Totally fucking unheard of A little unusual for FBI agents to be attending hearings in a civil matter and asking the attorneys for one of the litigants to “share evidence” with them.  I’m sure the fact that the lead attorney for the litigant is a prominent “former federal prosecutor” is just a coincidence.

Is Watkins vulnerable?  You bet.  He’s crossed the police and some colleagues on the prosecutor side and I’m sure he has enemies in the Texas “law enforcement community” over his innocence advocacy.

And let’s consider this little tidbit:

Last week, state District Judge Lena Levario dismissed the mortgage fraud indictment against Hill III after Watkins refused to testify under oath about the circumstances leading to his decision to take the case to the grand jury. Levario also found Watkins in contempt.

Dismissal of an indictment is totally fucking unheard of extremely rare, even where there has been grotesque prosecutorial misconduct.  The idea is that we don’t punish the public for the misdeeds of a prosecutor, doncha know.  On the other hand, Judge Levario is a former public defender and maybe it’s more common with her.  Holding a sitting District Attorney in contempt?  I guess I could just say extremely rare again.

Complicating matters further, a federal magistrate judge in Dallas previously ruled that there was no hanky panky in the decision to prosecute Hueston’s client.

And complicating matters even further, there’s the racial angle:  Watkins is black.  It’s sad to say this in 2013, but a lot of the law enforcement community probably has it in for him in their heart of hearts for that reason alone.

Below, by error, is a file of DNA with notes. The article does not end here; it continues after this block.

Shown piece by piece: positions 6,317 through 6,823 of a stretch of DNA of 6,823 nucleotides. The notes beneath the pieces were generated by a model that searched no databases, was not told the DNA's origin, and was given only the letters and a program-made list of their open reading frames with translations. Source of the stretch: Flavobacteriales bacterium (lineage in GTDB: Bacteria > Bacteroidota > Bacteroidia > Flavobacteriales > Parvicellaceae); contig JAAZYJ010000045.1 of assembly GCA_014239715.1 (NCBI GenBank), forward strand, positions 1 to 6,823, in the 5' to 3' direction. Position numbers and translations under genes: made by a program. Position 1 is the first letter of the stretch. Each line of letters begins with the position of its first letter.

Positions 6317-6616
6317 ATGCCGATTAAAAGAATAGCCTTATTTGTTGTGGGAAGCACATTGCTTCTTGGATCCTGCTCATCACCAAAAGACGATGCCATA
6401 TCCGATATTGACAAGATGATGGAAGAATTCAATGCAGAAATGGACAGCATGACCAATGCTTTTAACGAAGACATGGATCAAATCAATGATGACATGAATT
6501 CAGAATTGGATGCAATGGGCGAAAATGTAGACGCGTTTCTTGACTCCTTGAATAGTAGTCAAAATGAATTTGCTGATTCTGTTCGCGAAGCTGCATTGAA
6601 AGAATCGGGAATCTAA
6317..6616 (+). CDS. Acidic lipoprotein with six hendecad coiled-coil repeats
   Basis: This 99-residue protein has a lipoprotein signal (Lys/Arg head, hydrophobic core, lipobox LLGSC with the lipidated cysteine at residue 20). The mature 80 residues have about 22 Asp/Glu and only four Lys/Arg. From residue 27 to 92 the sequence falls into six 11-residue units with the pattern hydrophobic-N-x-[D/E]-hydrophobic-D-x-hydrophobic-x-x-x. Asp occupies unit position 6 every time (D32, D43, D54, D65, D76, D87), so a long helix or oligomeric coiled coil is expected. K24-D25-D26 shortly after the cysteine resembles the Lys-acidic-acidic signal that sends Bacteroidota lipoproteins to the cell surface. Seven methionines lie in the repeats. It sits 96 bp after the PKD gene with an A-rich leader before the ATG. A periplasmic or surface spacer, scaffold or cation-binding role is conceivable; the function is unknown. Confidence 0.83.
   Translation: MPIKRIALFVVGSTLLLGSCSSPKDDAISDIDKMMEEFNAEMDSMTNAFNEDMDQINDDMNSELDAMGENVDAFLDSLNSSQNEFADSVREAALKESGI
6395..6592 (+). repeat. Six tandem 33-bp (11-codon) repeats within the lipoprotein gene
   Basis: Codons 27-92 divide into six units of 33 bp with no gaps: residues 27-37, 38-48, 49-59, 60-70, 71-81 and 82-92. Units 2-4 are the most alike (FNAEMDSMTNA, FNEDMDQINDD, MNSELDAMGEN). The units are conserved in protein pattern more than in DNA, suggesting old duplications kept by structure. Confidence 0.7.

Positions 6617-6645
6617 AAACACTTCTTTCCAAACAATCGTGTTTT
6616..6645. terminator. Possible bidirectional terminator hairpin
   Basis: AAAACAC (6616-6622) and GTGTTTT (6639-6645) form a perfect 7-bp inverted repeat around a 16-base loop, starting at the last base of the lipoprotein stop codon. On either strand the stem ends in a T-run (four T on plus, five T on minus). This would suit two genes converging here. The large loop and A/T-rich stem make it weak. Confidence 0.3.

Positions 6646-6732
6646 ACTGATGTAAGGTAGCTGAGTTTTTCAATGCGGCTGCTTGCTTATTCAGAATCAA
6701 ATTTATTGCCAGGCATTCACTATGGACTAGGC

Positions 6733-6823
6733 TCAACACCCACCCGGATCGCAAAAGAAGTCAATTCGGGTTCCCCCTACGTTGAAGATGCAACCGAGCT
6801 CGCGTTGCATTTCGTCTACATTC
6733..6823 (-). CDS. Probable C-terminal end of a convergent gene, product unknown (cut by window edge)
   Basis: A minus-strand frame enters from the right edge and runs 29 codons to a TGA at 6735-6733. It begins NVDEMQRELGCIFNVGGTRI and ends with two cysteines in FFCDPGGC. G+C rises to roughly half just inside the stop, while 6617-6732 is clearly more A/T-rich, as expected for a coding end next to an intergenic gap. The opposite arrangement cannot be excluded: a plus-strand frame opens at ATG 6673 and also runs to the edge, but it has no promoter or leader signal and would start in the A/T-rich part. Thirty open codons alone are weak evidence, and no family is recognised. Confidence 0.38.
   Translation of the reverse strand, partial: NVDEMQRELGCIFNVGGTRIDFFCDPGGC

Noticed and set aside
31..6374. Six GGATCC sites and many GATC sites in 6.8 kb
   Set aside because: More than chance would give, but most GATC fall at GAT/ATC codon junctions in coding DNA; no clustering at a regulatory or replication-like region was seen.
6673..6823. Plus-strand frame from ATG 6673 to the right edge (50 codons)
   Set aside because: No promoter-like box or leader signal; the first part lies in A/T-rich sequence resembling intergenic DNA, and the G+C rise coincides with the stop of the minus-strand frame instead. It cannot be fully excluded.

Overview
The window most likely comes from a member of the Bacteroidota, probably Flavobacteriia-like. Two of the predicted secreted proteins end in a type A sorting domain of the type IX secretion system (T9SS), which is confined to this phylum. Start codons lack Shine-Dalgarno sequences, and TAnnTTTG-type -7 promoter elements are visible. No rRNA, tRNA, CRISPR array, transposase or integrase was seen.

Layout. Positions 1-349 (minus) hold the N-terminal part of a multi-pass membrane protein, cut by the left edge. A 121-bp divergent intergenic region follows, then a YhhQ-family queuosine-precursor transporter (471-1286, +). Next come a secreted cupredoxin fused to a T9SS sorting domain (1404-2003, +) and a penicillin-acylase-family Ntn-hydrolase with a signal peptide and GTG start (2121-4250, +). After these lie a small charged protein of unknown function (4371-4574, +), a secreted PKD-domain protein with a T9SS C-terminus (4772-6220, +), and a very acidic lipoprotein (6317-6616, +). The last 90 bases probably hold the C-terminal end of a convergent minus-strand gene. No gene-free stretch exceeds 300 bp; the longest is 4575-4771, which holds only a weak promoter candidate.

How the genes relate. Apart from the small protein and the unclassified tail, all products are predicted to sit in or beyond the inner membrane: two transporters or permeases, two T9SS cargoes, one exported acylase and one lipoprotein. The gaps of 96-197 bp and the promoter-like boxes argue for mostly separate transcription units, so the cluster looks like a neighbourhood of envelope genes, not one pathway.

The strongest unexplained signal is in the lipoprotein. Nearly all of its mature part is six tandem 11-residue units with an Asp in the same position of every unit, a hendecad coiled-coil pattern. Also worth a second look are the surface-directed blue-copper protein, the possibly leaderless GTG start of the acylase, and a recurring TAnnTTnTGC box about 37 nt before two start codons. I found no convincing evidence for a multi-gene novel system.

All that aside, it’s fair to say that the federal prosecution of Watkins is as susceptible of the interpretation that it is driven by private interests as the original state prosecution of Hueston’s client was.  Both prosecutions should probably be dropped, but so far that has only happened to the state case.

People who care about integrity in DA’s offices in innocence cases, however imperfect the office’s integrity otherwise may be in other respects – and I’m not casting any aspersions here – should side hard with Watkins on this one.



** – And let’s not pretend that if the feds feel like it they can’t find something to prosecute almost anyone on, including District Attorneys.  In Moran’s case they had a nice juicy little graft scheme to look into that a local judge had already brought to official attention:

And I guess what it all amounted to was that Moran – and for all I know God knows who else, which is another question entirely – was using this bank created account designed to reimburse the victims of this fraud crime by a Livingston County car dealer as some kind of slush fund and making false claims against it by phantom people.  This, at least, was the implication based on what Judge Marks had told me.


…but the FBI didn’t attend any hearings about that and nothing has ever been done.  Of course, Moran isn’t a prominent advocate for the exoneration of the innocent, but that’s probably just a coincidence, too.  Right?